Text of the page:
I’ve been to the future and back! Only, instead of using “Doc” Browns’ early eighties DeLorean from Back to the Future, the journey was made in a brand new Tesla Model S 90D. My first exposure to the Tesla brand was the Roadster, and that was only through a racing simulator on Playstation. Now, eight years later, Tesla has experienced a meteoric rise. A quick cruise around southern California will prove that more people are driving the Model S than a Toyota Corolla these days. The reasons all add up. Tesla has finally delivered the solution that plagued every all-electric car up to now, an utter lack of range. Now, with a hair over 300 miles at your disposal on a full battery, and fast charge stations all across the Continental United States, there’s really no limit to where you can go.
Our newest model has ditched the traditional front grill for a fuller, more aerodynamic front bumper. The result is striking, as their really can’t be anything else quite like it on the road. With no need for a radiator, oil cooler, intercooler, or anything else of the sort limiting the design, Tesla is able to go in a direction that’s refreshing and different from anything else. LED running lights and automatic headlamps offer a fitting, modern look. The new 90D has a sleek profile, long lines and a sharply raked roof. The flush chrome door handles never cease to delight either. This new style is a definite step up from the previous model, further setting the Model S apart as something truly unique. Which it absolutely is.
This becomes all the more apparent the second you slide in behind the wheel. An oversized 17 inch capacitive touchscreen with a full digital instrument cluster sits front and center. With the exception of a couple air vents, it’s all there is. The interior controls are entirely found, in digital touchscreen form, on this commanding screen. This gives the dashboard and interior in general an immensely modern, sleek look. No dials to turn, knobs to manually manipulate or buttons to push. Instead you adjust everything, from climate and radio to the retracting sunroof with the effortless swipe of your finger. IPhone integration couldn’t be better, each car coming with its own Apple lightning dock to plug into.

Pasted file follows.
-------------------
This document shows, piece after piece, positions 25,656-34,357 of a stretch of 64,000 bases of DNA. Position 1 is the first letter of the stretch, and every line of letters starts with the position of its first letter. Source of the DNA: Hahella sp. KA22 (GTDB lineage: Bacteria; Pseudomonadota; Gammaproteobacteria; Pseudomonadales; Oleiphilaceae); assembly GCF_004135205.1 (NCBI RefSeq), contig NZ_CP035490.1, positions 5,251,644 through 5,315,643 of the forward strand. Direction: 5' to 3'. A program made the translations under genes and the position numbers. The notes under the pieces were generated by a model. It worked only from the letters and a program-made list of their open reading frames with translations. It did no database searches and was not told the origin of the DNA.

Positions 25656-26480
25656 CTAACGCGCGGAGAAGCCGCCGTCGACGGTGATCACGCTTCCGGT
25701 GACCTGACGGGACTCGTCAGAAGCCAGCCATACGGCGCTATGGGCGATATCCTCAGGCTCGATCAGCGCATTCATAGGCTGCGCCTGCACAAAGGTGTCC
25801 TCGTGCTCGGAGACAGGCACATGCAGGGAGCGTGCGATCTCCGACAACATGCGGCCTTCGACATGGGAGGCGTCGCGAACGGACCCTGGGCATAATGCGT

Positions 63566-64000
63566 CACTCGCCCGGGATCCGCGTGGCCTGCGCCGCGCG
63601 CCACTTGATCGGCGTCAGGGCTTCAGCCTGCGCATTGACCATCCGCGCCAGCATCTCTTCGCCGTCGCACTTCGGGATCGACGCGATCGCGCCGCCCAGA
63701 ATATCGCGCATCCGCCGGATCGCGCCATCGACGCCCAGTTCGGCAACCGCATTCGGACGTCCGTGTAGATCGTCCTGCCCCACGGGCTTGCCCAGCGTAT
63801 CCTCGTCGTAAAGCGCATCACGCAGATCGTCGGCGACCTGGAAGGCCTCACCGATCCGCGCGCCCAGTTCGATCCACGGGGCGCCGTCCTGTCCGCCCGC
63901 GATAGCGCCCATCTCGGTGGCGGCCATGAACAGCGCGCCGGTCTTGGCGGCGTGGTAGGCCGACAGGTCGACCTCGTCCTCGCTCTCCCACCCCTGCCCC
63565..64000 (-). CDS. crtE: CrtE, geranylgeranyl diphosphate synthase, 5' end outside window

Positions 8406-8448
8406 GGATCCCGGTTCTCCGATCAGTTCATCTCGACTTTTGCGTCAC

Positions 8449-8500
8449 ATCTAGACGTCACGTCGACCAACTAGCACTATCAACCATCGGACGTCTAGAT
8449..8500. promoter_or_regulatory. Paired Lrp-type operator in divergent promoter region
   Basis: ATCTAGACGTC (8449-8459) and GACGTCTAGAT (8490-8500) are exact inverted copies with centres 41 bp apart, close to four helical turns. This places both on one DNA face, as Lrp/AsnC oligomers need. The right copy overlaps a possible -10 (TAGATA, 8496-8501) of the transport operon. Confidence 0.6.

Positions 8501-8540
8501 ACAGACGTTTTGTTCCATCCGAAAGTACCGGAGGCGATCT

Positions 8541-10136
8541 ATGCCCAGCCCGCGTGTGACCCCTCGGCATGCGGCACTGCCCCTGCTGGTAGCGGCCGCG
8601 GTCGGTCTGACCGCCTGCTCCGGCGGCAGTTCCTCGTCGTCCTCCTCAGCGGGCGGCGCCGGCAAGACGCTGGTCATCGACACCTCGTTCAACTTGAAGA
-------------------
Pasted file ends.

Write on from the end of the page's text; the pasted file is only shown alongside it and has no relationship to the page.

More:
The interior space could best be described as airy and spacious. With a tinted panoramic sunroof and big back seat, there’s plenty of room to comfortably seat four. This is largely due to the lack of a transmission tunnel and no bulky engine pushing into the cabins square footage. Onboard maps and navigation look incredible on the big display, and you can run multiple screen at once to control media, temperature, your smart phone, view energy consumption, adjust all the personal vehicle settings, and even have a video feed from behind your car to see slower traffic quickly fade away to tiny colored dots. Voice activated controls work beautifully. There’s WiFi and even an active mobile network onboard so you can stream effortlessly without interruption. They even threw in a couple USB ports for good measure. A couple odd choices in the cabin stand as proof that Tesla had more important things to worry about than sufficient cupholders or adequate storage places. Small potatoes with all things considered, and easy enough to rectify.